As ever, the last people to have their views taken into consideration were the users. They really did want vendor independence based on interoperable, interchangeable devices and didn’t just expect vendors to pay lip service to that concept. However, when they began to make those views known in the clearest possible way by the exercise of their check books, even the world’s largest automation companies had to take notice.
First signs of that came back last spring when it became clear that Emerson, despite earlier protestations to the contrary, was providing DTMs for selected Rosemount instruments Last November the FDT Group announced its intention of opening negotiations with ECT and, at ABB’s Automation World in Florida, we picked up strong hints of a possible “rapprochement” between the rival parties (INSIDER, April 2007) so, when it was announced that the FDT Group and the ECT would be jointly hosting an “Editor Panel” at last month’s Hanover Fair, and when Emerson’s own European PR consultants started sending out the invitations, it seemed likely that something was in the wind.
None of that, however, led us, or indeed many other people, to suspect what was actually announced, which was, in effect, mutual capitulation and the second triumph for common sense and user power in as many weeks. To the sound of swords being beaten into plough shares and hatchets being buried, standing knee deep in olive branches and through huge mouthfuls of humble pie, the representatives of the two organizations announced that they had reached agreement “to combine efforts and work toward a unified solution for device integration that is compatible with both technologies,” a decision which would, they acknowledged, “satisfy one of the most frequent customer requests.”
To that end, the FDT Group is to become the fifth member of ECT and is to work with representatives of the other organizations “to finalize a solution and achieve a common framework that meets the requirements of all parties.” A number of factors seem to have come together to bring about what is certainly, in automation industry terms and, to quote the press release, a “historic opportunity for cooperation.” FDT advocates have long argued that their technology complements rather than replaces EDDL, and Dick Caro, who as chairman of ISA’s SP50 fieldbus committee during the fieldbus wars, learned a thing or two about automation industry infighting, agrees. In an email recently quoted on Walt Boyes’ Sound Off! Blog, he wrote that “The most basic difference between them is that FDT/DTM allows the instrument supplier to format the HMI screen display for that instrument,” while “EDDL allows the HMI supplier (typically the DCS vendor) to format the screen display for all field instruments.”
Most end users he had contacted wanted the DCS supplier to control the look-and-feel of the HMI to ensure consistency for the operator, but some instrument suppliers believed that they couldn’t make some of their diagnostic and calibration displays available via EDDL. “There are many other technical and procedural differences that may be important in competitive situations, but my overall conclusion is that these are complementary technologies,” he wrote.
With most FDT supporters taking that view, it was always going to be difficult for them to resist the notion of combining the two technologies if someone was able to show how that could be achieved without a loss of FDT functionality. Enter Professor Bender of the Institute for Technology in Munich (itm), who last November demonstrated how a combination of FDT, EDDL and the OPC Unified Architecture (UA) could provide a single common model. While there was understandable caution, it was recognized that this field device integration (FDI) model provided a way forward, if problems such as the provision of a migration path for existing DTMs could be overcome.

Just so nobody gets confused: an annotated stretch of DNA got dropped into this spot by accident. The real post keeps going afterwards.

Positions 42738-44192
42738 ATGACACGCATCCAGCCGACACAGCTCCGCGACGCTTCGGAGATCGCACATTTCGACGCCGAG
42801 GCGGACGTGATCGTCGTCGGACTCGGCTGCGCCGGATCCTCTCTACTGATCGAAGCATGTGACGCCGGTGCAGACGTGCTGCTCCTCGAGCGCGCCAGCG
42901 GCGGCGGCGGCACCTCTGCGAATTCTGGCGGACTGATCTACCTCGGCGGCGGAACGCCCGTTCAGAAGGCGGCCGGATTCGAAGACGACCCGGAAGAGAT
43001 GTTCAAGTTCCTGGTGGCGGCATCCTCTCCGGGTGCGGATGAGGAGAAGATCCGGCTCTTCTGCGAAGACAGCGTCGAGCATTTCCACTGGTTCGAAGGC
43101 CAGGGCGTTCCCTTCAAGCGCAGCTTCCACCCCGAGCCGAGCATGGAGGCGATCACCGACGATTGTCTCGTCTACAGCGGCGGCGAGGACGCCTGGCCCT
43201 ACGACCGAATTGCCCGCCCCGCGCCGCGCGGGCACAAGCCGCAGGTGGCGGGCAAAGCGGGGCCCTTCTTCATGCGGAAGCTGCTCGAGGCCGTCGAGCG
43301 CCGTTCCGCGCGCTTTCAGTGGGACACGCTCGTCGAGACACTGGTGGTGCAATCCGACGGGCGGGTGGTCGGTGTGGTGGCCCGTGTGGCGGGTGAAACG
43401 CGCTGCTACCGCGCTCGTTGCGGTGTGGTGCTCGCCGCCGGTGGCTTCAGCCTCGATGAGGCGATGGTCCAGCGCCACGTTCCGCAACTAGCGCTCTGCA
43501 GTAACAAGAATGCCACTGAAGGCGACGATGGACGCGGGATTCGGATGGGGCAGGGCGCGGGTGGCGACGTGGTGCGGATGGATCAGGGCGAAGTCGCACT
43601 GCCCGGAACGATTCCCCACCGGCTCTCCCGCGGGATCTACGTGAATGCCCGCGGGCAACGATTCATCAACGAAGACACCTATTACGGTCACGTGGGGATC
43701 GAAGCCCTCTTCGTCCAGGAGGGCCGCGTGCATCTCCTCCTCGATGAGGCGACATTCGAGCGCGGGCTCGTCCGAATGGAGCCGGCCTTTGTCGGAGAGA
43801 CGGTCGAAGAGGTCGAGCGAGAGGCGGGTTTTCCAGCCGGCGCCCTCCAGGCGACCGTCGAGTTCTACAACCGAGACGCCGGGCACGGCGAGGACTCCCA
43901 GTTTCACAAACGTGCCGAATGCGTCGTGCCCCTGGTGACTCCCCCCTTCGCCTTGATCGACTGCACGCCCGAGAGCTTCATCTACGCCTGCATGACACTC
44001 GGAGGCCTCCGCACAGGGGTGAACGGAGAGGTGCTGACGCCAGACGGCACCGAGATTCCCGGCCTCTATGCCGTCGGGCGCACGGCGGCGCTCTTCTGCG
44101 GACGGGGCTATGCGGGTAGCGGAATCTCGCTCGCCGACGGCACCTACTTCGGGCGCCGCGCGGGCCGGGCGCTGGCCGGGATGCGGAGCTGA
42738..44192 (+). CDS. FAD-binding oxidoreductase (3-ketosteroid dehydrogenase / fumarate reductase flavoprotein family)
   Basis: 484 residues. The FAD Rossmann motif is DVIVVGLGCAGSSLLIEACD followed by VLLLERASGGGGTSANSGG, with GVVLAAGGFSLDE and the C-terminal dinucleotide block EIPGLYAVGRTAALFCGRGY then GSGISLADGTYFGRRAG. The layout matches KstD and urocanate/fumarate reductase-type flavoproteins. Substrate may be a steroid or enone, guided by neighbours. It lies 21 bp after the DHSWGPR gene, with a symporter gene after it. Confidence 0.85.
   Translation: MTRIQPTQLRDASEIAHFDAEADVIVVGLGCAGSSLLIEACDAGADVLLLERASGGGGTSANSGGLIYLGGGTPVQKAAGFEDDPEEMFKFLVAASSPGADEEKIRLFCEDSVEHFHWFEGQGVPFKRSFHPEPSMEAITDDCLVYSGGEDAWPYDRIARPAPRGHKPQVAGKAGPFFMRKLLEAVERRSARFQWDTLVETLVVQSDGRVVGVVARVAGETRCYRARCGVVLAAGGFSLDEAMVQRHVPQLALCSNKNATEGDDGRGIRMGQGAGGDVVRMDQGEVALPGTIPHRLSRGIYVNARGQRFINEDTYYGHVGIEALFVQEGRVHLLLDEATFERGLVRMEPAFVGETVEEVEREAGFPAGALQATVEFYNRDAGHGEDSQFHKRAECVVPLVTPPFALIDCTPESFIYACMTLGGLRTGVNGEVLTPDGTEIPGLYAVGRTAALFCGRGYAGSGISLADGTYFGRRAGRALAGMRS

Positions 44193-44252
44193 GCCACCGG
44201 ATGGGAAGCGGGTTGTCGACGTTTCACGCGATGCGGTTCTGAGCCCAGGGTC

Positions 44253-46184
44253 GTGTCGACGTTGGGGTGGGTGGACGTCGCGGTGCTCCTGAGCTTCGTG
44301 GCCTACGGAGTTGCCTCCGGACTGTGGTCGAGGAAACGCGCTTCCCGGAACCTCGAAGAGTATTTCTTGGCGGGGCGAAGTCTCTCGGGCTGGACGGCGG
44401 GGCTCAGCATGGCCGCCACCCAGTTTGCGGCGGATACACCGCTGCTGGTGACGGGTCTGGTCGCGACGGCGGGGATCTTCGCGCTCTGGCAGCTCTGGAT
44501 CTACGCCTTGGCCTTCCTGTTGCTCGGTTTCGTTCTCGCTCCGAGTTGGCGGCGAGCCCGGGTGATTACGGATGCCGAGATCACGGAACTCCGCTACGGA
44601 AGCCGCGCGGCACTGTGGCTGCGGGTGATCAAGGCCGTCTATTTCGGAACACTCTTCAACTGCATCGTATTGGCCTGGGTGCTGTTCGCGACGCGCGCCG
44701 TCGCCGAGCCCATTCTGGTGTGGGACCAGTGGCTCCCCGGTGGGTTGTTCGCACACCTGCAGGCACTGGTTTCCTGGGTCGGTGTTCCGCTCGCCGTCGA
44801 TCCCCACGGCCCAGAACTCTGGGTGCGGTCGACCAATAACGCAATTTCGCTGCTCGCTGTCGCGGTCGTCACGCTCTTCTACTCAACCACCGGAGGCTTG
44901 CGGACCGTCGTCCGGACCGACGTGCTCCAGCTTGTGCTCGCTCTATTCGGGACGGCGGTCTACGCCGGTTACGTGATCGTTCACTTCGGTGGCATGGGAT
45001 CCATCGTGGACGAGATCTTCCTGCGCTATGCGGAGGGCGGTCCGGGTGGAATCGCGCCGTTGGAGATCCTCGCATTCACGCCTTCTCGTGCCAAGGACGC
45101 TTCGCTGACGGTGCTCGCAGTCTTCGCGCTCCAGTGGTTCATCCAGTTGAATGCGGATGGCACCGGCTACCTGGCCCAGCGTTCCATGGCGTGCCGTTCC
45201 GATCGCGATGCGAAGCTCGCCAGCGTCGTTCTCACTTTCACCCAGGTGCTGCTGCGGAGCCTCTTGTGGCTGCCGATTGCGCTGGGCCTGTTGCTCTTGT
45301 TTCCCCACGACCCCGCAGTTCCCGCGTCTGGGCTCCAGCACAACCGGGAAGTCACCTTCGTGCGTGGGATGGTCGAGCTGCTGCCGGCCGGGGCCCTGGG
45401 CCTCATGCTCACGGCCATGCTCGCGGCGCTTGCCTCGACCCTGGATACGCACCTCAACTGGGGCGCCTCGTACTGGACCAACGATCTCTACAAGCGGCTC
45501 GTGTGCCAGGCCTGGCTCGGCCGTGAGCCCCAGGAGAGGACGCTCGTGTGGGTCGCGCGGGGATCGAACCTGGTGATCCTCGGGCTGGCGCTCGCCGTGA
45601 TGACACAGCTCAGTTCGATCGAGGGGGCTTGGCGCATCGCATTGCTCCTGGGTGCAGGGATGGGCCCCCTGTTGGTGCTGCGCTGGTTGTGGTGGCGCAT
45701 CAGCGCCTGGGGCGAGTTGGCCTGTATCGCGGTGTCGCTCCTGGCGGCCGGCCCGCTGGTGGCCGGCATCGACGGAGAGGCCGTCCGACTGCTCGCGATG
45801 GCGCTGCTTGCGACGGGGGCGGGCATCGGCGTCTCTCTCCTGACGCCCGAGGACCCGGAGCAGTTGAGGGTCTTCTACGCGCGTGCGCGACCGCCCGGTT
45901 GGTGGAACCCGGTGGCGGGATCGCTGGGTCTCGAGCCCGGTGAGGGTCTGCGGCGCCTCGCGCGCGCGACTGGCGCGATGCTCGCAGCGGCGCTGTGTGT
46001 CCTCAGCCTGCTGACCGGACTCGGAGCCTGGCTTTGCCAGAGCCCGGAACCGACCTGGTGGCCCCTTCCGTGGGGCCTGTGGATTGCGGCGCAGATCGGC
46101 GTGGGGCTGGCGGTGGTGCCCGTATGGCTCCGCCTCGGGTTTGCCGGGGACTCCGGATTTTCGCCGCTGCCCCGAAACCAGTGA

But then the FDT camp never denied the need for EDDL. Less easy to overcome, one suspects, were the prejudices of those in the EDDL camp who refused to recognize that there was any need for FDT at all. Here, we suspect is where Siemens Process Instrumentation & Analytics Division president Hans-Georg Kumpfmueller came in. He joined the Fieldbus Foundation board early last year and is also now the chairman of ECT. Last year he demonstrated a distinctly unSiemens-like flexibility on the subject of fieldbus by abandoning his company’s long standing policy of refusing to support Foundation fieldbus and entering into a technology sharing agreement with, of all people, Emerson. Under that agreement, Siemens gained access to Emerson’s Foundation fieldbus expertise in exchange for Emerson’s tapping into Siemens’ Profibus-related technology. After that, one might speculate, persuading Emerson Process Management president John Berra that it was time that Emerson accepted the inevitable on FDT would be comparative child’s play.
The final shape of the actual unified FDI model has yet to be determined, but it is clear that it will draw heavily on the itm proposals, using a subset of the OPC UA technology within a client-server architecture. One of the EDDL supporters’ key objections to FDT was its operating system dependence, while the FDT camp objected to the control over how information is displayed which EDDL conferred on the host system. As a result, the agreement specifies that the eventual solution should be operating system-, platform- and host-independent. Device vendors will have complete freedom to define the content of device pages to ensure that access is available to all the functionality of their devices. However, the look and feel will come from the host, although the device vendor will have the freedom to write applications for specific functionality.